But in the last week we have seen two results. The first announcement by Gologiu, Granger (an ex-PhD student from Bristol), McGuire and Zumbragel has demonstrated that one can find discrete logarithms in the finite field of 2

So apart from being two amazing breakthroughs in implementation and analysis of algorithms, what does this really mean for cryptography?

Firstly, the discrete logarithm problem in small finite fields should not be used for cryptography. We kind of new this already. So nothing surprising there.

Secondly, the two announcements focus on the case of p=2, but the results should pass over to p=3 quite easily. This should signal the death knell for pairing based cryptography on Type-1 curves in small characteristic. Whilst such curves have not been used in commercial systems for a long time, they have been the subject of many academic papers. Hopefully, the above announcements will force the academics working on this topic to move to more useful areas of research.

Thirdly, and this is pure speculation. History has shown that an advance in discrete logarithms is often followed by an advance in factoring. There is no reason to expect such an advance to follow this time; but then again there is no reason not to expect it either. If we can find an algorithm for factoring which runs in time L(1/4) then this will mean that many of the systems we rely on for security will need to be upgraded. This upgrading, to systems which do not depend on factoring, is already being conducted by many organizations.

If we cannot rely on systems based on factoring large numbers, what can we rely on? It turns out that we have known the answer for around 20 years already, the answer lies in elliptic curves. If you want to find out more about elliptic curves then see the two classic text books in the area. Elliptic curves are already deployed in a number of places; in your phone, in the Playstation and XBox, in your browser and many other places.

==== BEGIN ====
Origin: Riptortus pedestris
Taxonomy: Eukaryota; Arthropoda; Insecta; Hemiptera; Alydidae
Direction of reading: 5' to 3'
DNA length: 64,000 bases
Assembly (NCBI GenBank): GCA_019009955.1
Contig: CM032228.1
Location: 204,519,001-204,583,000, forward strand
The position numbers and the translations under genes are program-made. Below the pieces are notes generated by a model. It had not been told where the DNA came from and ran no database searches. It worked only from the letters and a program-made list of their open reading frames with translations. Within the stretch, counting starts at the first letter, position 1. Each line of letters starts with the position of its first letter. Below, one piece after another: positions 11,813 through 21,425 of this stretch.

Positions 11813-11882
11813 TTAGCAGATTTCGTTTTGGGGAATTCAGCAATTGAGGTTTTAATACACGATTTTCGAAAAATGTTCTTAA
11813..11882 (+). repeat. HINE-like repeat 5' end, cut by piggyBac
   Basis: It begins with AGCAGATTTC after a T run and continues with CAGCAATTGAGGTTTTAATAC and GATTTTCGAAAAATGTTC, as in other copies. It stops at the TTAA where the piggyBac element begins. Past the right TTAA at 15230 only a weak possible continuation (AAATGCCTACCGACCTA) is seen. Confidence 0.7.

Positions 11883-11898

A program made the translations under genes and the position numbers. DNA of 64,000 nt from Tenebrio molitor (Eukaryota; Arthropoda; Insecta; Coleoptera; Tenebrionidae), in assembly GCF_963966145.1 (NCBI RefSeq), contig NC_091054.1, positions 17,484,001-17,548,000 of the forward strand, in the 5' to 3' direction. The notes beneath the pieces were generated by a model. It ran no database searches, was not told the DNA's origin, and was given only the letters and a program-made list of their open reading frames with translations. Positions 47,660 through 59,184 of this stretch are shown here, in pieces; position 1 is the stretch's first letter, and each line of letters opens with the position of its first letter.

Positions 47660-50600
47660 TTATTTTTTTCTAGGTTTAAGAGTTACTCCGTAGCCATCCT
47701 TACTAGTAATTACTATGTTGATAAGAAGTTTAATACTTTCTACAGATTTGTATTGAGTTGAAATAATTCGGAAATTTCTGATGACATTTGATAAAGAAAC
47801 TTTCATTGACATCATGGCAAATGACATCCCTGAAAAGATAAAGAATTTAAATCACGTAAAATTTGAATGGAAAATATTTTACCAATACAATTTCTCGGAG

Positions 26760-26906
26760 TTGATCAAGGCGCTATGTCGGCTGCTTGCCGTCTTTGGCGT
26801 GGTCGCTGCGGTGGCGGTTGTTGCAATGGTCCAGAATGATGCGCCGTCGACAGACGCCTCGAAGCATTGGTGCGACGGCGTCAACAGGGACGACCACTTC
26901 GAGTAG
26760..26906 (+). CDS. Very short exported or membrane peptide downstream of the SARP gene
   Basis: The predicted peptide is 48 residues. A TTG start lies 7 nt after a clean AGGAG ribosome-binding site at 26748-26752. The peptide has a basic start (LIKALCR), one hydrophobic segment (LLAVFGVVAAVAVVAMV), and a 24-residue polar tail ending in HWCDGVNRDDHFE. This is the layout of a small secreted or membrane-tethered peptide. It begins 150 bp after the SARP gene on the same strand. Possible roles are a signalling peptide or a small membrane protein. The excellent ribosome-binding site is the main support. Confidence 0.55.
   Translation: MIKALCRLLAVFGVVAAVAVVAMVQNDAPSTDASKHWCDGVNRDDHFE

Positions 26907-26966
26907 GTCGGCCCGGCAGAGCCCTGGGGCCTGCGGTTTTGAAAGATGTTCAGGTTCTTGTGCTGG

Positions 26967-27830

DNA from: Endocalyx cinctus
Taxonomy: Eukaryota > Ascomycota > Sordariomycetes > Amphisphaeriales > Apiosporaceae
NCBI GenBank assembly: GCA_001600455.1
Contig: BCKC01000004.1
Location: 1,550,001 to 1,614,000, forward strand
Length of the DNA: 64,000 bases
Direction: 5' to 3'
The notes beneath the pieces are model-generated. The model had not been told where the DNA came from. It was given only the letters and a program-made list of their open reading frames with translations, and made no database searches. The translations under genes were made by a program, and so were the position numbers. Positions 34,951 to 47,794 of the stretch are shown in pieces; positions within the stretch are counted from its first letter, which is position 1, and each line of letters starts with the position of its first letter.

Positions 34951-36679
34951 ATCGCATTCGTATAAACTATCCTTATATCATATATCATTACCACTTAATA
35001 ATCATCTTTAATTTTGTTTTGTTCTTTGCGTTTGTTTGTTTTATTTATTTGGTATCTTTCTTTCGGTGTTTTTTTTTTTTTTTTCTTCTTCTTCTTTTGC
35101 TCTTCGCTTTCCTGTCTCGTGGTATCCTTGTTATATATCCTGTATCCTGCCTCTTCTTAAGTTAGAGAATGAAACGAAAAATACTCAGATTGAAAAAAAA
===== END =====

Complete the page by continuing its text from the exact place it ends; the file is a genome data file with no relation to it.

^{1971}in practice. Note, this is over twice the bit-length of the best record for factoring or discrete logarithms in large characteristic fields. The second announcement was by Antoine Joux of a (related) method to solve discrete logarithms in small characteristic fields which runs in time L(1/4).So apart from being two amazing breakthroughs in implementation and analysis of algorithms, what does this really mean for cryptography?

Firstly, the discrete logarithm problem in small finite fields should not be used for cryptography. We kind of new this already. So nothing surprising there.

Secondly, the two announcements focus on the case of p=2, but the results should pass over to p=3 quite easily. This should signal the death knell for pairing based cryptography on Type-1 curves in small characteristic. Whilst such curves have not been used in commercial systems for a long time, they have been the subject of many academic papers. Hopefully, the above announcements will force the academics working on this topic to move to more useful areas of research.